Beams Through The Clouds: Lauren Auder Interviewed

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For Lauren Auder, it’s a strange feeling now that her debut LP ‘The Infinite Spine’ is finally out in the world after several years in the works. “It’s very much like post-partum vibes,” she says as we perch on the low steps of the pool in the V&A’s courtyard. The weather’s bright and breezy and we slurp on iced drinks as kids splash in the shallow water around us.

Auder’s been making music since her teens and already has spate of singles along with three EPs under her belt. She was born in London, but moved with her music journalist parents aged seven to the small, Medieval town of Albi in southern France, famed for its Gothic cathedral, when London life became too manic. Her parents’ jobs at Kerrang! and NME meant Auder grew up in a house brimming with music, although, she jokes: “They were crying when I said I wanted to become a musician, they knew too much!”

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Now 25, Auder describes herself as “a hobbyist” who could have taken on any number of artistic pursuits as her main gig, be it poetry, literature, visual media or even the art of conversation. “I’m a big fan of being a dilettante,” she says with a smile. “I try out a lot of different things.” Music is simply the pursuit that stuck. “I think because it’s quite all-encompassing. It’s so exciting to be able to present things visually and to create that world and write lyrics and bring together all these different things.” She adds: “It’s really appealing to my flâneur vibe.” 

While her French hometown’s rich history would later inspire her music, as a restless teenager, hungry for excitement, ultimately, she was bored. “I’d have preferred to have been in a shit bar in London,” she says. But when she did return to London aged 18, the shit bars beckoned. “It was like returning home,” she says.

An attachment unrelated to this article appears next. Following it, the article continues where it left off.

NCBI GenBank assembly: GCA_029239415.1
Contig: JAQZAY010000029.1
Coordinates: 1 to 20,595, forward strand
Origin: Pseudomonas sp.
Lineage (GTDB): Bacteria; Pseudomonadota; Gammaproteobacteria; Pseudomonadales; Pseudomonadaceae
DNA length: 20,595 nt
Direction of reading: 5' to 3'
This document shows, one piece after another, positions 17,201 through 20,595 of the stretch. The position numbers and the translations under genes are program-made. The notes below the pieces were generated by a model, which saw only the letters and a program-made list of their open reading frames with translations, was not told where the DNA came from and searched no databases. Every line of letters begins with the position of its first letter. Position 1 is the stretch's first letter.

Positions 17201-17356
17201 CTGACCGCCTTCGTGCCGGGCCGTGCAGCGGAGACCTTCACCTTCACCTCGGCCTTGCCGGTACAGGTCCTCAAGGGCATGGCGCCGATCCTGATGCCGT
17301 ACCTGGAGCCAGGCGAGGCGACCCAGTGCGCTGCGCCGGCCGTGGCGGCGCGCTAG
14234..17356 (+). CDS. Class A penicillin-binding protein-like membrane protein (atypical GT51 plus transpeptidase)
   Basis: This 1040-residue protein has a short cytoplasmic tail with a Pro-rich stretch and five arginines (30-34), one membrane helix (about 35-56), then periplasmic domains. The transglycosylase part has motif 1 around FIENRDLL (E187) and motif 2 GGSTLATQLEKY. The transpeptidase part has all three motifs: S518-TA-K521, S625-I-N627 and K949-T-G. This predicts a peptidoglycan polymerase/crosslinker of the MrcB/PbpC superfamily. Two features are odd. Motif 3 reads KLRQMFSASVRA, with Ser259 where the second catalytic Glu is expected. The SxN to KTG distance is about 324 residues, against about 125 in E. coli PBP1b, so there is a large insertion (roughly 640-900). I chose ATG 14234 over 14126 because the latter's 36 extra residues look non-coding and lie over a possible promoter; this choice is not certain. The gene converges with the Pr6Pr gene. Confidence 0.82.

Since its release in July, ‘The Infinite Spine’ has been met with critical acclaim. Although this is excellent news for Auder, it’s the record’s impact on listeners that has moved her the most. “I’ve had a lot of personal and meaningful responses,” she says. “It feels really special, and exactly what I was hoping for.”


It’s undeniably a phenomenal debut. Co-produced by Auder’s frequent collaborators Dviance and Alex Parish, it’s a powerful, brooding meditation on what it means to exist in the world, perceived and defined by others. The album’s influences are multitudinous—unsurprising given Auder’s record-stuffed upbringing – engendering a distinctive, avant-garde sound brandishing its own dark yet effervescent energy, emphasized all-the-more by Auder’s stirring, baritone vocals. 

“I feel really excited to have brought together so many different ideas,” Auder says. “There are elements of hard-core techno and nineties alt-rock married with big orchestral stuff.” We’re suddenly distracted by a toddler stumbling determinedly through the water, grappling two baby dolls, one in each fist, by their limbs. The unluckier one gets dunked headfirst into the pool. “It’s distracting watching a baby being baptised,” Auder laughs. 

Holed up as a teenager in her history-steeped French town, Auder was (like most teens) chronically online and sought out the forward-facing culture that her hometown lacked via spaces like Tumblr and Soundcloud, soaking up a vast spectrum of music, including ambient, noise and goth genres, and connecting with fellow music obsessives. But it was discovering DIY rap that ostensibly had the biggest impact on her.